The Adirondack History Museum’s 2019 Season focuses on Wild Times in the Adirondacks.
“Our featured exhibits encompass both the wilderness that makes the region unique and the wildness that characterized the Prohibition era,” said Museum Director Aurora McCaffrey.
2019 marks the centennial of the 18th Amendment’s ratification which not only began Prohibition but also ushered in a period of lawlessness across the country. The new exhibit, Bootleggers and the Law in the Adirondacks, explores how the region was part of major bootlegging routes between Canada and New York City. The popular Adirondack Suffragists exhibit expands to examine the Temperance Movement, which opposed the consumption of alcoholic beverages.
“Our focus is exploring how Prohibition impacted the Adirondacks, bringing a local perspective to this controversial time period,” McCaffrey added.
The Adirondack History Museum’s Rosenberg Gallery will feature the work of two outstanding Adirondack artists. One Earth ~ Two Perspectives: The Photography and Drawings of Manuel Palacios and Dan Keegan presents the stunning landscape photography of Palacios paired with Keegan’s striking graphite drawings of nature. An opening reception and gallery talk with the artists will take place on Friday, June 14.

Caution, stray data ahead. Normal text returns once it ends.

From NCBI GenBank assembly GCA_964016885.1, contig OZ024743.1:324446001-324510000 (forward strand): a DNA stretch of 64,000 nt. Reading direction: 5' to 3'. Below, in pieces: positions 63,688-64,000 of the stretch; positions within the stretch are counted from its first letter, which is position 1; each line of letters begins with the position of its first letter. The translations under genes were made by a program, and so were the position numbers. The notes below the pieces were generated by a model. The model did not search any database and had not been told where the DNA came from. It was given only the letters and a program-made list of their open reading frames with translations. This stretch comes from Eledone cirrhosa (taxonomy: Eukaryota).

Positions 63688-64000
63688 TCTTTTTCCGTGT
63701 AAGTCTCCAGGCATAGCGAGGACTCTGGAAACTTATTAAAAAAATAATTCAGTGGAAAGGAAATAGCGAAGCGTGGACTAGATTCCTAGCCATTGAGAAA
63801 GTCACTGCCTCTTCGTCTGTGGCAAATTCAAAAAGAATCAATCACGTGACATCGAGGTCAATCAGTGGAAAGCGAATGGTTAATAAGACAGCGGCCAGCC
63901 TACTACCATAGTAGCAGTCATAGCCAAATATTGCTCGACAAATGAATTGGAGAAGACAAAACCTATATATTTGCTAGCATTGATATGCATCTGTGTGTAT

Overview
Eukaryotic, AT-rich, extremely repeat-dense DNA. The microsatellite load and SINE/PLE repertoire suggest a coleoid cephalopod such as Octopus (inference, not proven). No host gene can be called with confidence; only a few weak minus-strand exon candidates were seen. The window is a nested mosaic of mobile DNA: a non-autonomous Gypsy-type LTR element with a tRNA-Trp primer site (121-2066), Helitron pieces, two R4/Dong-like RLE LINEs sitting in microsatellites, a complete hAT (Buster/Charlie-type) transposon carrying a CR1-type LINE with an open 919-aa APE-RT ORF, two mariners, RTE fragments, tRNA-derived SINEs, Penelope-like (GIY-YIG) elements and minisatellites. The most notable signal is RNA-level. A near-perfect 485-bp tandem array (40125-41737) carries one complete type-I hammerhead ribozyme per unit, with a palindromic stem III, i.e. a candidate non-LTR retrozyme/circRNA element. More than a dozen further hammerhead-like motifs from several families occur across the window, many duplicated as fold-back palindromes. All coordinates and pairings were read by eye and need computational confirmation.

In August, the Friends of Hurricane Mountain will partner with the museum to recognize the centennial of the iconic Hurricane Fire Tower. The celebration will include a mini-exhibit, a reception and special lecture, and a guided hike to the fire tower. Hurricane Mountain’s fire tower is one of only a few towers still standing in the High Peaks and is in the process of being restored.
In collaboration with North Country Public Radio, the museum will offer a mini-exhibit highlighting the work history of the region as part of the North Country at Work project. A collection day, an exhibit opening reception, and a story slam will be hosted by NCPR at the museum over the course of the season.
The museum’s Thursday evening film/lecture series will begin on May 30, and run through September. The series includes Prohibition and the history of hiking along with other local stories.
The Adirondack History Museum seeks to serve as Essex County’s center for the stories that reveal the roots and values of its people. The museum opens for the season on May 25, and operates Tuesday-Saturday 10 a.m. to 4 p.m., and Sunday from noon-4 p.m. Admission is $5 for adults, $4 for seniors, and $2 for students.